The woman tugged at the laces behind her, loosening them somehow, then moaned as Jenny took a nipple between her teeth. Jenny sucked at it, and the woman writhed against her, pressing her breast into her mouth. She grabbed Jenny's ass, pulling their bodies together, and twisting sideways so that Jenny could grind against her hip. Her impatient hands first skimmed Jenny's panties off her hips, then tugged at the fastening of her bra until it popped free. Jenny shrugged it off, forcing herself to let go of the woman's shoulders. When the break formed between them, the woman did something to her dress causing it to fall way leaving her just in her corset.
Her long limbs were smooth, and gorgeous, and the curve of her hips made Jenny's breath catch. The woman let her look, her own eyes not travelling down Jenny's body but looking steadily at her. Jenny took it as permission, and let herself memorise everything she saw before pushing the woman onto the bed.
They fell together, Jenny on top, and the woman let her arms stretch out above her. It pulled her breasts taut, and Jenny's mouth returned to them. The woman bucked up, and Jenny had to take her shoulders to hold her in place.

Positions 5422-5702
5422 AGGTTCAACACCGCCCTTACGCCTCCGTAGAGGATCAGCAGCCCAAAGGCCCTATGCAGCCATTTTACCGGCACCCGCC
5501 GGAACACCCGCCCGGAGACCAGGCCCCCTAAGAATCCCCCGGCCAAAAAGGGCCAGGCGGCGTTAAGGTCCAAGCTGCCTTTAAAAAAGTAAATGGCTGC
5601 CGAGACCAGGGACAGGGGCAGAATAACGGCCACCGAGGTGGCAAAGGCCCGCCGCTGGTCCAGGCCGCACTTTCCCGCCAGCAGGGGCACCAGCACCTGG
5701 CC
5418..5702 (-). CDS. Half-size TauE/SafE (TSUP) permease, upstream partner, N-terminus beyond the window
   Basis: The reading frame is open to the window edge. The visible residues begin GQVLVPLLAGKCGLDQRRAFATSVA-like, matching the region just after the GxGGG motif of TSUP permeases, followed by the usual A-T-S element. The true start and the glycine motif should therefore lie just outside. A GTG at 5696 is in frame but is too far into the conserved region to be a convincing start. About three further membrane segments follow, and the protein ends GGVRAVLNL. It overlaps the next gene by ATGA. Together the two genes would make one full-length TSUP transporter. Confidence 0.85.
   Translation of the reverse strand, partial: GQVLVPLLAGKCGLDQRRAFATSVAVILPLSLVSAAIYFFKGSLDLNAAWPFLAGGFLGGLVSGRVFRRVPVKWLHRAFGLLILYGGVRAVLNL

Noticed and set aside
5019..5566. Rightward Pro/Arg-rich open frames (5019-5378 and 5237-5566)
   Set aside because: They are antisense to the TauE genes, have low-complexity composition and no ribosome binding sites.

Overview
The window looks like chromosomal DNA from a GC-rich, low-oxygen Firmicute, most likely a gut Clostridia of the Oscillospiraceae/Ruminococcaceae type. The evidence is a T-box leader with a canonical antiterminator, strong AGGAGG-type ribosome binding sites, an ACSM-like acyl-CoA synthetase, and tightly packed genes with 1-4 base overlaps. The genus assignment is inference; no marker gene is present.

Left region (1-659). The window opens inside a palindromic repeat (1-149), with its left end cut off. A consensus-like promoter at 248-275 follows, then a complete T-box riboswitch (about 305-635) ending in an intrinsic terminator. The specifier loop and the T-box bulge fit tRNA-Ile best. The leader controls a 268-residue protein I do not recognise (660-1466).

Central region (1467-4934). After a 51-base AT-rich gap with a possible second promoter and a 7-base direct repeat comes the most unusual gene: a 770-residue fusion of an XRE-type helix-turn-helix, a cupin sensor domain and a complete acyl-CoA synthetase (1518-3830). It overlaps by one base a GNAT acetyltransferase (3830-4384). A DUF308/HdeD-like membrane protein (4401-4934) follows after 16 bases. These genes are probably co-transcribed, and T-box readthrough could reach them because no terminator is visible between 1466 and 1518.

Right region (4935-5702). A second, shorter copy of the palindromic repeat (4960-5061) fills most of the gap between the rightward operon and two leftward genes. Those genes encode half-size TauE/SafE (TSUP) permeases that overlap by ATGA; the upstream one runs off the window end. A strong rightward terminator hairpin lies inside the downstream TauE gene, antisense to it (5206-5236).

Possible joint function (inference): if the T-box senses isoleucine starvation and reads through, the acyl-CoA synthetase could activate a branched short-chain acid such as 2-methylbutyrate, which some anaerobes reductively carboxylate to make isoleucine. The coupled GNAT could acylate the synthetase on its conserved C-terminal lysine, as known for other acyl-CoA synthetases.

Then she took her time about it. Each lick up the side of her breasts, each scrape of teeth on nipples, drew another moan from the woman. Still she didn't speak, but Jenny heard, "Please," and, "Jennifer," in each sound. She could have listened forever, but she knew the woman wanted more.
Pressing her forearm across the top of the woman's chest, Jenny let her other hand slide down, pausing at the curve of her hip, then circling to fit between the woman's spread legs. Her patch was already slippery, and two fingers slid easily inside her. Jenny's thumb found the woman's clit, and she screamed. Jenny kissed away the sound, and circled gently. She might have been riding a whirlwind, for how much the woman twisted and cried under her touch.
She could feel her own body responding to the woman's, the heat between her own legs, and knew that she was close.
In her bed in Corbin's cabin, Jenny finally pinched her own nipple between two fingers and slid her other hand down to her cunt. It took only seconds to bring herself off. A spike of pleasure shot through her, and she had to bite her lip to stay silent.
As she snuggled on her side, listening to the quieting thump of her heart, Jenny imagined the woman cuddling next to her, warming them both.
Small rocks and dirt skidded under Jenny's boots as she scrambled up the ridge, keeping her body low and using her left hand for balance. When she got to the top, she lay flat, wincing at the pressure on her bad arm, but not wanting to give away her position.
A half a dozen barren stream beds spread out below her, the north and east reaching ones now deeply shadowed. Approaching from the west, four pick-ups with mounted machine guns in the beds were coming up fast, the cloud of their dust rising as a dark smear against the sinking sun.